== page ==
Architecture + Design
Think Global, Work Local
Darshini Shah knows how to keep a low profile. Despite being the name behind the residences of some of the most well known Bollywood entities including Saif and Kareena, Imtiaz Ali and Karthik Aryan, the designer wears her success lightly. Limelight courted her when she was tasked with the restoration of the Pataudi Palace at the age of 29. From high profile residences, restoration projects, and even vineyards, Shah handles the diversity of her portfolio deftly. In a candid chat, she talks about her design philosophy, her current projects and her advocacy for ‘Make in India’ that she practises by infusing local crafts in her work.
Seema Sreedharan (SS): When did you discover that design was your calling? Take us through your journey. Darshini Shah (DS):
Since childhood I have been more inclined towards art, craft and design. While growing up, I really enjoyed dabbling in different crafts as a hobby and that’s when I knew my journey would be related to the design field. I studied Foundation Art as my base at Sophia College for Women, Mumbai. I realised that I wanted to practice a form of design that is all encompassing, which is why I decided to further study spatial design in the form of Interior Design from Rachana Sansad in Mumbai. After working for a few years I went back and studied Visual Merchandising at Central Saint Martins, London.
SS: What and who inspires you? DS:
People, nature and cities inspire me. There is so much to learn from just interacting with people; each one has a different story to tell. There is so much design all around in nature as well. Lastly, cities and travel inspire me—just the vibe and energy of different places, travelling and observing places, people and their culture and history.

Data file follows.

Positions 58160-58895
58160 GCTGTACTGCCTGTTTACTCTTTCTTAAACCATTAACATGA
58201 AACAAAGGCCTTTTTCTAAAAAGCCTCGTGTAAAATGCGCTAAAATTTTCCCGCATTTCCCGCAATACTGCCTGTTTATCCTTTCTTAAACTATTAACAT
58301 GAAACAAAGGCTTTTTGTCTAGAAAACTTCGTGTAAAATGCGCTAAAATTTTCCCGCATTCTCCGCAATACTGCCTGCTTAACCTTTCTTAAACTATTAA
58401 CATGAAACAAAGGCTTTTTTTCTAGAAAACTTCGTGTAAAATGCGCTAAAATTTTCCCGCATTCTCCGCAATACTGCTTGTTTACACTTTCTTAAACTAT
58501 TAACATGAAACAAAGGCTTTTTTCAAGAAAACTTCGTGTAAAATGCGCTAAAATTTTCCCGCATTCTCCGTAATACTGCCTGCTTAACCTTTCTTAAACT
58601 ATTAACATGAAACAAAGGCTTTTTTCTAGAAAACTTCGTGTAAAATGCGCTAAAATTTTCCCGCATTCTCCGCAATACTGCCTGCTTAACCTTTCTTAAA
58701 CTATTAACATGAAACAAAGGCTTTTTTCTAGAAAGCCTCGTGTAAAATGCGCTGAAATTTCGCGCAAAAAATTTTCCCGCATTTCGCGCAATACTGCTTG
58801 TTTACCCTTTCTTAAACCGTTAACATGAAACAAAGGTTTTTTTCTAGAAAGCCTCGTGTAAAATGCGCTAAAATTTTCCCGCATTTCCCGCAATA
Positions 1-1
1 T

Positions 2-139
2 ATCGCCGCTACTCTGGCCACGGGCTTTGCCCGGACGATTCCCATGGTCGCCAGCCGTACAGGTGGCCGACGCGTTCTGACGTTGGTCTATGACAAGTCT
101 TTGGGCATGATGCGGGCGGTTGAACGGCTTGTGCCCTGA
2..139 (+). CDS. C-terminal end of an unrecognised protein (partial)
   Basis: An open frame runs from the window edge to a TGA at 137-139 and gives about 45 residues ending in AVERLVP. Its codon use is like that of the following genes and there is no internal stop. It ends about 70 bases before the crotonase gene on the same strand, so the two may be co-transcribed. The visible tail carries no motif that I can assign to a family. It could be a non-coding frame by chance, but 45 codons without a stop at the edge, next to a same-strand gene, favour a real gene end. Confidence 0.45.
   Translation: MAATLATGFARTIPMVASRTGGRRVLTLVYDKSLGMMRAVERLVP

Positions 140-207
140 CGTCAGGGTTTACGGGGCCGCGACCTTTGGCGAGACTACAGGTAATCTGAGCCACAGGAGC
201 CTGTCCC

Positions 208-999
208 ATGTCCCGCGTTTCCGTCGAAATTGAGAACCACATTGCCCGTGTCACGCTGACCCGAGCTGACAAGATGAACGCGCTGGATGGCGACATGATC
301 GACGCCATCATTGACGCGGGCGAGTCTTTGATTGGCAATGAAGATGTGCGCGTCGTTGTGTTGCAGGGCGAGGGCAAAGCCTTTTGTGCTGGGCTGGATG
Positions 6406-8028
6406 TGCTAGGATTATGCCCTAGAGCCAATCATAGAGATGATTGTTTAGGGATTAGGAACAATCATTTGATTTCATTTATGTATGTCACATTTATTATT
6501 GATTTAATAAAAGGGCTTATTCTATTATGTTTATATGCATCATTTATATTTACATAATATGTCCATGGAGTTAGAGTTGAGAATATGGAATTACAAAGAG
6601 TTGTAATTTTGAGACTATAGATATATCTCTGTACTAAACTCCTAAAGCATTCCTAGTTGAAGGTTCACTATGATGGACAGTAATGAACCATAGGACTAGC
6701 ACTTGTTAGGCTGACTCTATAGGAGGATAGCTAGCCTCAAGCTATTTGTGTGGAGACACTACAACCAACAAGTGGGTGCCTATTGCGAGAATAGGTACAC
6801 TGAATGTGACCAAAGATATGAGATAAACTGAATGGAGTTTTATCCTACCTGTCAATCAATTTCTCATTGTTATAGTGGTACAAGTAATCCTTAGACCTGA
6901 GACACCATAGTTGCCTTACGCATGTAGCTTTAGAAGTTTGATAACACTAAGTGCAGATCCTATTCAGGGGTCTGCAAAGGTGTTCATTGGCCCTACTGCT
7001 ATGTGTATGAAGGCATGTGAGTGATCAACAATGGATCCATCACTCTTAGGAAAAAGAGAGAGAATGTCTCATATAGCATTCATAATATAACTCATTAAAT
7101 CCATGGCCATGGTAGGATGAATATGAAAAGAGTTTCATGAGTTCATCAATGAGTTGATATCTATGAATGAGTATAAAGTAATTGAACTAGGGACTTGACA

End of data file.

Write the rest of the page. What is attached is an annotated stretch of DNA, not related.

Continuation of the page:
SS: How would you define your design ethos? DS:
My design philosophy is primarily driven by the fact that I believe that any space should be a true reflection of the character and lifestyle of its inhabitants. It should be a reflection of their journey and life story, rather than a mere extension of just my design ideas. Hence, most spaces I design feel more curated—like they tell a story, while at the same time have an underlying common thread of my design sensibility that runs through all my projects. I am a big advocate of reuse-recycle-refurbish, which is always reflected in my projects. I also love the use of crafts and handmade elements in my projects.
SS: You are drawn to wood. You are a passionate advocate of the ‘Make in India’ narrative. Tell us more about that with reference to your projects. DS:
I love the warmth that wood infuses in a place. It’s such a versatile product that can be reused and recycled an endless number of times. The feel of natural wood in any space exudes a certain warmth that cannot be replicated by any other material. I am and have always been a big advocate of ‘Make in India’. It’s been my philosophy for years and something I stick by as much as possible. Design can be as global and futuristic as one wishes, however it can all be made in India or collaborated here. Even before the pandemic and before the entire ‘Make in India’ narrative became so big, we as a studio have been incorporating it in our projects. Be global in your thinking, but use as much local as possible. In terms of our projects, we use a lot of